What a term! Weltpolitik … I have to be honest – until this day, as I’m writing this article, I have only known this word in its modern usage, not in its original one. I didn’t even know that it was another Germanism in the English language.
I was taught history in school from grade 7 through 13. We were taught politics in grades 12 and 13. Neither were favorite subjects of mine unless taught by one specific teacher who turned every term, every incidence in world history into a lively discussion in class. How he managed? He let us re-play certain situations as in handing us the “role”. History, politics even of ancient Greece and Rome, thus, became relatable. In later years, unfortunately, we were left with teachers who may have been great in knowing all the facts but listless in delivering them to young people who had their heads full of career dreams but also of the then more important things in life.
In short, nobody ever told us that the term Weltpolitik was developed only after the German Reich was founded in 1871. Before that, there had been a myriad of minor states, all reigned by one aristocrat or the other in the German speaking region. The new national anthem, today’s prohibited “Deutschland, Deutschland über alles”(i.e. “Germany, Germany above everything”), was meant to express that federal interest was more important than that of individual states. It was an age of nationalism and sabre-rattling anywhere in the world.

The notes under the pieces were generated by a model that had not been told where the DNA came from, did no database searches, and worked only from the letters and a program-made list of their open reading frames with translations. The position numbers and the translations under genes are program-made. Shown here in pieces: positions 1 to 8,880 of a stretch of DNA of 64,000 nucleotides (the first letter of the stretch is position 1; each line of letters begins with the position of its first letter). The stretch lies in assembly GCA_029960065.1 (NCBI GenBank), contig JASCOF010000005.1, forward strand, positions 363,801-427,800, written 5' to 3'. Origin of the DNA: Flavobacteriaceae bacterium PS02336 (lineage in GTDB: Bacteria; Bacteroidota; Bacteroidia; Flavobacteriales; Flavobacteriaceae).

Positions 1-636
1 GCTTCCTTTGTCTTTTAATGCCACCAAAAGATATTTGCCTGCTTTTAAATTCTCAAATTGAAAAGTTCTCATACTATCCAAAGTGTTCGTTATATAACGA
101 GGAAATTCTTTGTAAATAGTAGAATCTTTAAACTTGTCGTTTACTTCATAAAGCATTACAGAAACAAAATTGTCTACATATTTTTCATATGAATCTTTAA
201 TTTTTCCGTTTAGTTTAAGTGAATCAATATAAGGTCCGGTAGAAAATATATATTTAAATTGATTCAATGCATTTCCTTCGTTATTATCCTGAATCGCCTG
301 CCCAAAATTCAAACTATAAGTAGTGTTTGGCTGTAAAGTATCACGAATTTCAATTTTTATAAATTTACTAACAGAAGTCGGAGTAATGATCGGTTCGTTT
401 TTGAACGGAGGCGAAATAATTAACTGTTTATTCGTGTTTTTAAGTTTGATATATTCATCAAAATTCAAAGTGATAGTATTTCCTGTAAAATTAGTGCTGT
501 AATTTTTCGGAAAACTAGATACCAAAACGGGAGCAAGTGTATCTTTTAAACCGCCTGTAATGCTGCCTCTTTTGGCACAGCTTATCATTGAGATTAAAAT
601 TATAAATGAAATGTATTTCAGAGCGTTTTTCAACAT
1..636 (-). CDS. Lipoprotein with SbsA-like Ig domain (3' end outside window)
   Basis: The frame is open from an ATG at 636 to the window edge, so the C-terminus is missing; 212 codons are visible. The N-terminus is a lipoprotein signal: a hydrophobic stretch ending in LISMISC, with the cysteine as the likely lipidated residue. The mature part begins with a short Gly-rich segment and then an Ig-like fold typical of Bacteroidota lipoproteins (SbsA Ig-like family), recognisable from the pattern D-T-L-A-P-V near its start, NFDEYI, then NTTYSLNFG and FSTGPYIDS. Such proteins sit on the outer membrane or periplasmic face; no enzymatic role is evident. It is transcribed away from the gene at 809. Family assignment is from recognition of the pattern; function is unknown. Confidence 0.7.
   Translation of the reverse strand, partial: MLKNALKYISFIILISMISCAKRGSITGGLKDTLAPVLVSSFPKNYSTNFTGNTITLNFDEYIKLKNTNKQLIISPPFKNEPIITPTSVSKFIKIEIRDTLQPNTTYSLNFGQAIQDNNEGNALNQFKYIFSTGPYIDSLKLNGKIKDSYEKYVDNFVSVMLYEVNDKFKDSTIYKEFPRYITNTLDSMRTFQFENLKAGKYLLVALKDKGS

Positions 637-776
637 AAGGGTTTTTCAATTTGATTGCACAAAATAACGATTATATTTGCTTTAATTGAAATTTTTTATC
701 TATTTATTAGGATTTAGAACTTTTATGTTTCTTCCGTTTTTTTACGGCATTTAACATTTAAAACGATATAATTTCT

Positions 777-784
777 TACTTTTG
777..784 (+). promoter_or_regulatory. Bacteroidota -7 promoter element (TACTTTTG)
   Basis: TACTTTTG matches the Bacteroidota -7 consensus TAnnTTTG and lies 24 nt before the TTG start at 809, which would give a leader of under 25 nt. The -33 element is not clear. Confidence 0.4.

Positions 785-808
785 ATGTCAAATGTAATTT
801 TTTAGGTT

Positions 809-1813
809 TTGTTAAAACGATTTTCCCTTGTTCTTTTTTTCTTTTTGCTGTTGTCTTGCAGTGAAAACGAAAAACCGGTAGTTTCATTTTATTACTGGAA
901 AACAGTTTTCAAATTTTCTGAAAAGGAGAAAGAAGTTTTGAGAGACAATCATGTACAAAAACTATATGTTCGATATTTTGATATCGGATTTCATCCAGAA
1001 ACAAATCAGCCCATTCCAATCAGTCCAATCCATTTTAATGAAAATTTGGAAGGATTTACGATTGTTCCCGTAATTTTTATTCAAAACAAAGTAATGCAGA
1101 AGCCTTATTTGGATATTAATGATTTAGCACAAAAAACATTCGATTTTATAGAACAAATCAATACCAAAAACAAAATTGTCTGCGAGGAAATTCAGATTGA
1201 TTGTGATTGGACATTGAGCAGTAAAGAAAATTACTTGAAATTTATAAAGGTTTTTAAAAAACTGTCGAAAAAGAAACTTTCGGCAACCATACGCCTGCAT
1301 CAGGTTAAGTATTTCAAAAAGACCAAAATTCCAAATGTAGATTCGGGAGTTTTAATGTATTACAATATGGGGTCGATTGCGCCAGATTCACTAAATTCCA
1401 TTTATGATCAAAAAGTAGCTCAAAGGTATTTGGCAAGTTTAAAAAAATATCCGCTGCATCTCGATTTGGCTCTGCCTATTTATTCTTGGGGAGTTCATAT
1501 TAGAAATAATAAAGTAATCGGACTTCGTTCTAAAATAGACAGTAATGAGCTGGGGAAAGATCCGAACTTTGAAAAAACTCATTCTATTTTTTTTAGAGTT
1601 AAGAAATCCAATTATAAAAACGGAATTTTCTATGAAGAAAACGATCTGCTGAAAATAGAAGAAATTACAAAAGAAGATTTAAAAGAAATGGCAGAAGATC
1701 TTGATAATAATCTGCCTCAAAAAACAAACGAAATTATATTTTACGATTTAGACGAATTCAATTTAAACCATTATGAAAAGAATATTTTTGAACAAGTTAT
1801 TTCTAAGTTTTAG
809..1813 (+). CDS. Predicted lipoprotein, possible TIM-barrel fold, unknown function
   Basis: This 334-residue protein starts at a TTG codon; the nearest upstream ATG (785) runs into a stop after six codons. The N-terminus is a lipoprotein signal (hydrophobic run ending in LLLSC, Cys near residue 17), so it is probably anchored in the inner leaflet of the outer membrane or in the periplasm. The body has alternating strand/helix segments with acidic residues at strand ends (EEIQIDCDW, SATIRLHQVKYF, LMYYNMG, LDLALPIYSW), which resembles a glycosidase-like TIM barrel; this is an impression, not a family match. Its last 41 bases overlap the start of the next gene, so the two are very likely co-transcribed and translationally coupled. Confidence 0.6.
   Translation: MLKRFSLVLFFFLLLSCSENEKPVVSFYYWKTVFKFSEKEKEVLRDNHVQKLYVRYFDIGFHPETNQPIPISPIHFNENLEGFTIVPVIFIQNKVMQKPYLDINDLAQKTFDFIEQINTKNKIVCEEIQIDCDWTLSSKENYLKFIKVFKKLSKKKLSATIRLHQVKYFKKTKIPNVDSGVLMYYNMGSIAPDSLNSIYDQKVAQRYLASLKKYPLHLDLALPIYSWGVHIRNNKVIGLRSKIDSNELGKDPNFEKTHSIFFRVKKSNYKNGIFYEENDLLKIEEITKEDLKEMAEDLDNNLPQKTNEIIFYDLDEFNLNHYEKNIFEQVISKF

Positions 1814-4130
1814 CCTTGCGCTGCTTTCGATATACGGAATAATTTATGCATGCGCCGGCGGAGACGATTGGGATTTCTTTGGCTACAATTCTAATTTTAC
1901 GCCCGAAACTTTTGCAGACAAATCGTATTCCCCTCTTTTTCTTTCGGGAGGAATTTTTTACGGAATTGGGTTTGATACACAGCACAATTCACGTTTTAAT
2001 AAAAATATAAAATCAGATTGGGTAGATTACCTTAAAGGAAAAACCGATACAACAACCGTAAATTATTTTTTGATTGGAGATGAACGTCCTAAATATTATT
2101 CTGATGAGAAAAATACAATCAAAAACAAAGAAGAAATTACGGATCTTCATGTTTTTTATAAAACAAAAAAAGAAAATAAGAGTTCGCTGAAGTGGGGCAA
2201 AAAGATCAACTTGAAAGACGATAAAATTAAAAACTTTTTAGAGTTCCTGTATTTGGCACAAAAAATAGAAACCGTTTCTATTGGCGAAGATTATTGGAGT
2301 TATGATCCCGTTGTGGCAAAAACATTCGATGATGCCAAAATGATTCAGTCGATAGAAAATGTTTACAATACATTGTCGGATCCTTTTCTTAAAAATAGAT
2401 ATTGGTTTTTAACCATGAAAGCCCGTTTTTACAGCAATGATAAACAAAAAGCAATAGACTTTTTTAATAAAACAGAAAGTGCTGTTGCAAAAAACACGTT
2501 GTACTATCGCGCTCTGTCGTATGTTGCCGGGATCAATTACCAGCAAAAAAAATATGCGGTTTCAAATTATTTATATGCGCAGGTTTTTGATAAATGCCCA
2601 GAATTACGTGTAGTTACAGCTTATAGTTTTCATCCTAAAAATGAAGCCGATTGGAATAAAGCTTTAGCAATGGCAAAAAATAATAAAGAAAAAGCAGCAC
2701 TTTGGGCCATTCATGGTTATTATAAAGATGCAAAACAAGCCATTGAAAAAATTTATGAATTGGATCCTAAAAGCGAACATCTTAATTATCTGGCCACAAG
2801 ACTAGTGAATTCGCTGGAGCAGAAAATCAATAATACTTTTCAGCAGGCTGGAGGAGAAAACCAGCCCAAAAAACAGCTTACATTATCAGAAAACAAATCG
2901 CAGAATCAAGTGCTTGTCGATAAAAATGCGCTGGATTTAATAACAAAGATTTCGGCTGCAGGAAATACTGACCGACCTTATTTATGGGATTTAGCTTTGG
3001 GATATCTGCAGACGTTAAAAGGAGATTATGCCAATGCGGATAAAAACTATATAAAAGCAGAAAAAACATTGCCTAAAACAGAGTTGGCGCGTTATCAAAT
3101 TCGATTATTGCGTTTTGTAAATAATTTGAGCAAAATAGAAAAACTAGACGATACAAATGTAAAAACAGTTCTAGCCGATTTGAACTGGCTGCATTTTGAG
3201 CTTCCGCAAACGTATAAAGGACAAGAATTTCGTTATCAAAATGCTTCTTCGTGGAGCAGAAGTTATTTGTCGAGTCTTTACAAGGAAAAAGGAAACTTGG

In times when other European powers founded colonies, the newly risen nation of Germany didn’t want to be left behind. It wanted to be just as grand and accepted as the older empires. Therefore, in the 1880s, Germany bought out German colonizers wherever it could, and kind of silently began what I’d call me-too-colonialism. Foreign Secretary Bernhard von Bülow demanded in 1897, “We wish to throw no one into the shade, but we also demand our own place in the sun.” It was the turn to overt colonialism, a turn to openly mingling with the powers that already were, at eye level – Weltpolitik.
We all know how dreadful that chapter was for the peoples that were subjugated. We all know that German Weltpolitik didn’t end well in its first chapters.
Today, the concept of Weltpolitik thankfully means not playing against each other but rather an attempt at playing the field together. It could be translated with cooperative politics on an international level and a diplomatic footing. It shows in organizations such as the United Nations. Weltpolitik, at its best, means to influence each other to spread and keep peace. Alas, these days, this goal has moved farther away than ever in my lifetime.
What can we do when Weltpolitik fails us?
I try to keep my mind open and check as many sources as possible before believing one that is conveniently at hand. I try to keep my own little world at peace and not to meddle with what’s not my business. I’m certainly counting my blessings and am content with what I have. That is my tiny contribution to Weltpolitik on a private level.
If we link up all our happy microcosms, we might shape a bigger one that counters that frightful macrocosm. And maybe, we can stall others and make them ponder their attempt at Weltpolitik.